Commonalities Across the Industrial Working Class
60+ hour workweeks
Physical concentration of workers in large factories
Little job security
Pay cuts
Forced to buy tools
Company stores and housing
Few labor protections

The Labor Question
How would the nation confront the disparities between democracy’s promise of independence and the realities of wage labor? Put more simply, how much freedom would workers have in determining their own lives on and off the job?
How could workers unite to achieve economic independence or political equality in the face of divisions of class, race, ethnicity, and gender?

Women attempting to vote, 1872

Los Angeles Chinese Massacre, 1871

The Knights of Labor
The Noble and Holy Order of the Knights of Labor was founded in Philadelphia in 1869 as a secret society to protect its members from employer blacklists.
Under the leadership of Terence Powderly, the Knights abandoned their secrecy and grew massively in the 1870s and 1880s.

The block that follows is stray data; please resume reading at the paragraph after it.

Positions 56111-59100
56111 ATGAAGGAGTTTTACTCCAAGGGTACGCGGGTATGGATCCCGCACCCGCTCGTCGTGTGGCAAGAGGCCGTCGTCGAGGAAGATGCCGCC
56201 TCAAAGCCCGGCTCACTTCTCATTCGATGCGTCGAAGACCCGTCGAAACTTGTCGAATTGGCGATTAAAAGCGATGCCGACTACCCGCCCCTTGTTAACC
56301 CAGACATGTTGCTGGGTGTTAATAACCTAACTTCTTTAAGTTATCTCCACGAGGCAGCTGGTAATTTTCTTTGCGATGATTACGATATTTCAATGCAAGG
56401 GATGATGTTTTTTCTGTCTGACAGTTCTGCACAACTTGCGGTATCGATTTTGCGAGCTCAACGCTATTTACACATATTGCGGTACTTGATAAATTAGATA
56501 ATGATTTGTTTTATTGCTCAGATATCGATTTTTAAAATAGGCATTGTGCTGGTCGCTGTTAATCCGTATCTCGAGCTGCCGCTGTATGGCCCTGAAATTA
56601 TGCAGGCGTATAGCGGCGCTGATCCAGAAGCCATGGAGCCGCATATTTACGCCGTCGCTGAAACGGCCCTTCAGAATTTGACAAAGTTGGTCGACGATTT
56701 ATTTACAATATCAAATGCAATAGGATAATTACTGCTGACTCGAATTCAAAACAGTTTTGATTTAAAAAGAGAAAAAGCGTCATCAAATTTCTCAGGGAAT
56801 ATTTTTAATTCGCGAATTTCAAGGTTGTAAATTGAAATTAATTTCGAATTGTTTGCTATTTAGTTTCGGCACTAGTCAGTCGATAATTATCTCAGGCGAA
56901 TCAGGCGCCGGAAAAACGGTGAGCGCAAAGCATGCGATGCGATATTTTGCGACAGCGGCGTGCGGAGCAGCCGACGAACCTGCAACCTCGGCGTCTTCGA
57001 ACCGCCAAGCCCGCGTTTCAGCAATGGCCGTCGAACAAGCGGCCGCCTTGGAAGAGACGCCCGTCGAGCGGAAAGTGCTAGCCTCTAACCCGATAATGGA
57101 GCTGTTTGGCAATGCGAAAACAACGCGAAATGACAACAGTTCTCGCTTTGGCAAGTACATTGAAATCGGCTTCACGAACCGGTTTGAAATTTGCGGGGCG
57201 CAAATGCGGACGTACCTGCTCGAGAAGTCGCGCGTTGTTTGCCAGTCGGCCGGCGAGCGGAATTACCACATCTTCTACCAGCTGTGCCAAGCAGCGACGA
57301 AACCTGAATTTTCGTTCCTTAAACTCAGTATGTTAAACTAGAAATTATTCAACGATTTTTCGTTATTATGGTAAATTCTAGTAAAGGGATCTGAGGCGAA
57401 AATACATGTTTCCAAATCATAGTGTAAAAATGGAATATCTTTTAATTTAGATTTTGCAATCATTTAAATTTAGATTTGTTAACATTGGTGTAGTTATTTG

Unlike craft unions, the Knights sought to unite workers across skill, ethnic, racial, and (eventually) gender lines, adopting the motto “an injury to one is the concern of all.”

The Knights of Labor
“Individually, workingmen are weak, and, when separated, each one follows a different course, without accomplishing anything for himself or his fellow man; but when combined in one common bond of brotherhood, they become as the cable, each strand of which, though weak and insignificant enough in itself, is assisted and strengthened by being joined with others, and the work that one could not perform alone is easily accomplished by a combination of strands.”